An Outpouring Of Opportunities

Since that initial project, the county park district has completed two more, including the removal of one private residence and one large (21,132-square-foot) commercial property that served as administrative and treatment offices for foster children, generating additional grants of more than $1.75 million. The 2.16 acres of flood plain that have been restored to green space are now owned by the park district, and can be used for future recreational purposes, such as walking and bicycling trails, so long as the flood plain is not compromised. Another grant to remove multiple private residences from near a flood-prone stream next to a city park has the potential to yield more than 2.5 acres to the park district.

Funds for the HMGP come from the federal government, and are administered by the Federal Emergency Management Agency (FEMA) and passed through to its state counterparts. In Ohio, the park district works with staff from the Ohio Emergency Management Agency (OEMA) that provides invaluable assistance in writing the grants and determining cost-benefit analyses for each parcel.

Getting Started

The first requirement to participate in the HMGP is to adopt local or countywide FEMA-approved mitigation plans; states must also have FEMA-approvedStandardState Mitigation Plans. Both agencies outline priorities and possible solutions, including identification of flood-prone areas that might benefit from removal of structures from flood plains. Laws adopted since 1970 limit the construction of properties in flood-prone areas, but many structures built before that time remain. As roadways and commercial and residential structures “grow” upstream, properties downstream suffer more frequent flooding. The NFIP was developed in response to such suffering, and buyouts from the federal HMGP may be an owner’s only recourse.

If your particular area has suffered from repeated flooding, and if affected properties are near one of your parks, trails, or other public lands, now is a good time to contact the county or municipal Emergency Management Agency or Flood Plain Coordinator to see if the required hazard mitigation plans have been adopted locally and statewide. Together you can determine high-risk properties whose owners might want to move out of the flood plain. State legislators can sometimes pinpoint potential properties as well, since homeowners who have suffered repeated flooding will complain—repeatedly—begging the state “to do something” to help. Assisting in alleviating those calls can earn the officials’ gratitude, as well as the homeowner’s. The state legislator might even be willing to call the required public meeting to discuss possible participation in the voluntary grant program, which is critical to determine which landowners might be willing to consider a buyout and which are not interested.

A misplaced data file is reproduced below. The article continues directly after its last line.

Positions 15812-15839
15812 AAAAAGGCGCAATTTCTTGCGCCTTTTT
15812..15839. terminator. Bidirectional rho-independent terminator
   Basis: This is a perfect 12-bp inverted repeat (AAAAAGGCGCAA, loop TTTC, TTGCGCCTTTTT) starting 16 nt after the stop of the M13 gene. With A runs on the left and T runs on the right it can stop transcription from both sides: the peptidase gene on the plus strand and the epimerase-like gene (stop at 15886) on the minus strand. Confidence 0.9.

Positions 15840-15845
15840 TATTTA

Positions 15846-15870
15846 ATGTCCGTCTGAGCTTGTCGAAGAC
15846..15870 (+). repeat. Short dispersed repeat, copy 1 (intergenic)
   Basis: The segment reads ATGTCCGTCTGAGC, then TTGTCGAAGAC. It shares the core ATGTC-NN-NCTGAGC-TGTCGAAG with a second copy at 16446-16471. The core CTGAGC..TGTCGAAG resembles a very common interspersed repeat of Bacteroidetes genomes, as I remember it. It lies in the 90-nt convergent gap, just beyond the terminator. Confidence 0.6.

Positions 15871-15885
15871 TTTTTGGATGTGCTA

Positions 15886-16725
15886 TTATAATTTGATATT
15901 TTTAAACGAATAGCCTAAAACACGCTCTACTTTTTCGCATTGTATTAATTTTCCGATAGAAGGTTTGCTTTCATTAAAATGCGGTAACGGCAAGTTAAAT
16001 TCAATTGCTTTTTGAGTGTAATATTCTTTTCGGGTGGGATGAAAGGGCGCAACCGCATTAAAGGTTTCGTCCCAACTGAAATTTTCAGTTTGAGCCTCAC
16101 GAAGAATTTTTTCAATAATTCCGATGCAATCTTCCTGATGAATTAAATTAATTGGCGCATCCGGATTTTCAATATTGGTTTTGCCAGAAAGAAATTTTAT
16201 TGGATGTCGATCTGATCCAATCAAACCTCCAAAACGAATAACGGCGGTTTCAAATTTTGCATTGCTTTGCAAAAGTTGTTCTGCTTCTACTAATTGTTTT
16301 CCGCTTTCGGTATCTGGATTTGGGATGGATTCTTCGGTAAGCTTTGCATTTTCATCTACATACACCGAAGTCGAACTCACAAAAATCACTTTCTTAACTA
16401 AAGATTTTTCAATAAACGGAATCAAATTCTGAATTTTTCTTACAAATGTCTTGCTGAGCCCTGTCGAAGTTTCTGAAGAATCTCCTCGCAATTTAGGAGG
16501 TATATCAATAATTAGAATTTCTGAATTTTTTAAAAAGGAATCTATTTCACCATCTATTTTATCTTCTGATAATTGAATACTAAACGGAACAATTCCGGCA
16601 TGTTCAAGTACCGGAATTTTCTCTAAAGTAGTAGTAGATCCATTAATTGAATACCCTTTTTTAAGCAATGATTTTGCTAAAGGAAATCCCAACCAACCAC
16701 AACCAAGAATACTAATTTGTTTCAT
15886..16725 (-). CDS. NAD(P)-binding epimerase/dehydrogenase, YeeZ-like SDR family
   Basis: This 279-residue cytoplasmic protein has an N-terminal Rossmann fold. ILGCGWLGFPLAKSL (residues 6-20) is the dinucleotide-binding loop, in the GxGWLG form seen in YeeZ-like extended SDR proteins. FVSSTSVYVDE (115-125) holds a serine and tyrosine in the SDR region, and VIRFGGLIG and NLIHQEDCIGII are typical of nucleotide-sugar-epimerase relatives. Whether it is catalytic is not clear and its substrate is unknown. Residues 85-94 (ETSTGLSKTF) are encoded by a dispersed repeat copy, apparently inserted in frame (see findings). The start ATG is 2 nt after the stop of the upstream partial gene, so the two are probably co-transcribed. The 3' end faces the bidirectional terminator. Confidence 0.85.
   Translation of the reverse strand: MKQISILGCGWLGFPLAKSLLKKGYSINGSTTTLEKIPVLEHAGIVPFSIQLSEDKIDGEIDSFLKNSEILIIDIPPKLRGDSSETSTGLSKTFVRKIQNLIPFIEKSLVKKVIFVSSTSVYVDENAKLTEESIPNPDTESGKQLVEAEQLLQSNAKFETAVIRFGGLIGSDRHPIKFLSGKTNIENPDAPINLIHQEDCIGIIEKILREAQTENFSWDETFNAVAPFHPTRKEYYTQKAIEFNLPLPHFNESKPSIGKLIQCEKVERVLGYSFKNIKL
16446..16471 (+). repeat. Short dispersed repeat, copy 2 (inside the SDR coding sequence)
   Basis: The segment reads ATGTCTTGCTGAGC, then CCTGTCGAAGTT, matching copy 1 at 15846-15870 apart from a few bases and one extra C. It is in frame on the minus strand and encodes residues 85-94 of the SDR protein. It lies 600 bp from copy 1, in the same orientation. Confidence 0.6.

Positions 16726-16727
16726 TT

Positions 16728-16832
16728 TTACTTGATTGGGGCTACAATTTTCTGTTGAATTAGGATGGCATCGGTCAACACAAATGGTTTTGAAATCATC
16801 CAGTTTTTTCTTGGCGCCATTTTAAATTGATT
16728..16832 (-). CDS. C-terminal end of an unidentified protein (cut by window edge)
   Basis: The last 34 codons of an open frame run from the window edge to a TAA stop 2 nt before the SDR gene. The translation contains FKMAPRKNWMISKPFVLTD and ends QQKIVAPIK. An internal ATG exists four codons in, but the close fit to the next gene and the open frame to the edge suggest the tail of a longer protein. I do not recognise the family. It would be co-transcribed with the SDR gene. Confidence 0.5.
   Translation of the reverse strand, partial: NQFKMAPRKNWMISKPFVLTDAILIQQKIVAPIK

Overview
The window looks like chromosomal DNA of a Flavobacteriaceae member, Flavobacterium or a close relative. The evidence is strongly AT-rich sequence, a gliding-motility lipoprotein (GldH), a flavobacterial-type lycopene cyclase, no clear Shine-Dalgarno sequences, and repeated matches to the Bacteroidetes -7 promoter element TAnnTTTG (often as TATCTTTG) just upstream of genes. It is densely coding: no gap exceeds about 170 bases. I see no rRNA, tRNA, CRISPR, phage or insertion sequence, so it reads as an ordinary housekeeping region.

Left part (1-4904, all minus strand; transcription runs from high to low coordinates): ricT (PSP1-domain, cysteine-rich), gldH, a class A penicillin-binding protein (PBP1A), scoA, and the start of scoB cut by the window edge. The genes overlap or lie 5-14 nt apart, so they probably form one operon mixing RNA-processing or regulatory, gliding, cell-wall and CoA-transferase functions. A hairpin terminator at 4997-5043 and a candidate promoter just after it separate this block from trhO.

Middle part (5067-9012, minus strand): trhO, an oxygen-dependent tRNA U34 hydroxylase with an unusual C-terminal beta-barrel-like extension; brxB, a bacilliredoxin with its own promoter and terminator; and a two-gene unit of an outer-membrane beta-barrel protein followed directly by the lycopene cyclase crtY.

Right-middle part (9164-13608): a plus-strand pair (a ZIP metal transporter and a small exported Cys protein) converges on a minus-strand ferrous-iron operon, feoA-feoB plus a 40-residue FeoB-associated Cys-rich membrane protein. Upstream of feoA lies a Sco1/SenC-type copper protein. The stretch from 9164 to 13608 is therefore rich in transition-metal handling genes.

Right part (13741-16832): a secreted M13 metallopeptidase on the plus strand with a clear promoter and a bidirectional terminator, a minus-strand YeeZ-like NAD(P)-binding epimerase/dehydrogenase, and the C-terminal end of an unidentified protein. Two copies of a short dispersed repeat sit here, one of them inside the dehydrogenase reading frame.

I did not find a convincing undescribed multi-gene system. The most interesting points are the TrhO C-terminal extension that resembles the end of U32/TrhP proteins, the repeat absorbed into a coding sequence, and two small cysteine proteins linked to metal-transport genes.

Although the program creates goodwill in the community, it is not a “cash cow.” The majority of funds are given to the homeowner, and other funds are spent for appraisals, environmental inspections, asbestos removal, closing costs, demolition, grading, seeding, and

Photo Courtesy Of Stark County Park District

Photo Courtesy Of Stark County Park District

possible hydrology studies. All or a portion of the staff costs related to overseeing the project may be eligible for reimbursement, or may be used as matching funds. These efforts will generate goodwill, prevent the deterioration of neighborhoods, preserve flood plains, and generate maintenance responsibilities for the new property. Without the program, however, the community will have less parkland to develop, less green space for wildlife habitat, and continued flooding.

To realize the goodwill benefits from such an undertaking, it is important to have a project manager with good customer-service and communication skills. Families participating in this program must understand that the program is voluntary and they must be kept apprised of contractors who will visit their homes, even before they decide to participate. Some may be disappointed in the decreased value of their property; if this happens, the grant allows them to obtain a second appraisal at their own expense.

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